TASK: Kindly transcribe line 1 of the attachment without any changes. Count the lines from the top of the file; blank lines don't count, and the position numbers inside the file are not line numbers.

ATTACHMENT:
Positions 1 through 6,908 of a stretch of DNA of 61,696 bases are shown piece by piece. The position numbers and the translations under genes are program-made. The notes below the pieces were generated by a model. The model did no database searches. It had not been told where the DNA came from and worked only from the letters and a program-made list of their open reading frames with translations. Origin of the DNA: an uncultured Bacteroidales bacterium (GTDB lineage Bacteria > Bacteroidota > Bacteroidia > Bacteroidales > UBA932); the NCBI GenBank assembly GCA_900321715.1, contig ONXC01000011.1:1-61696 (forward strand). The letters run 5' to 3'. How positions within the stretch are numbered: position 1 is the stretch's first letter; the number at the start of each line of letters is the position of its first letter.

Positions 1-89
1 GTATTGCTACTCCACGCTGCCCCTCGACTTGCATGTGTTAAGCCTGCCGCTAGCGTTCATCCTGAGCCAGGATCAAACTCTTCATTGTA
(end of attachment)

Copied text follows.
Positions 1 through 6,908 of a stretch of DNA of 61,696 bases are shown piece by piece. The position numbers and the translations under genes are program-made. The notes below the pieces were generated by a model. The model did no database searches. It had not been told where the DNA came from and worked only from the letters and a program-made list of their open reading frames with translations. Origin of the DNA: an uncultured Bacteroidales bacterium (GTDB lineage Bacteria > Bacteroidota > Bacteroidia > Bacteroidales > UBA932); the NCBI GenBank assembly GCA_900321715.1, contig ONXC01000011.1:1-61696 (forward strand). The letters run 5' to 3'. How positions within the stretch are numbered: position 1 is the stretch's first letter; the number at the start of each line of letters is the position of its first letter.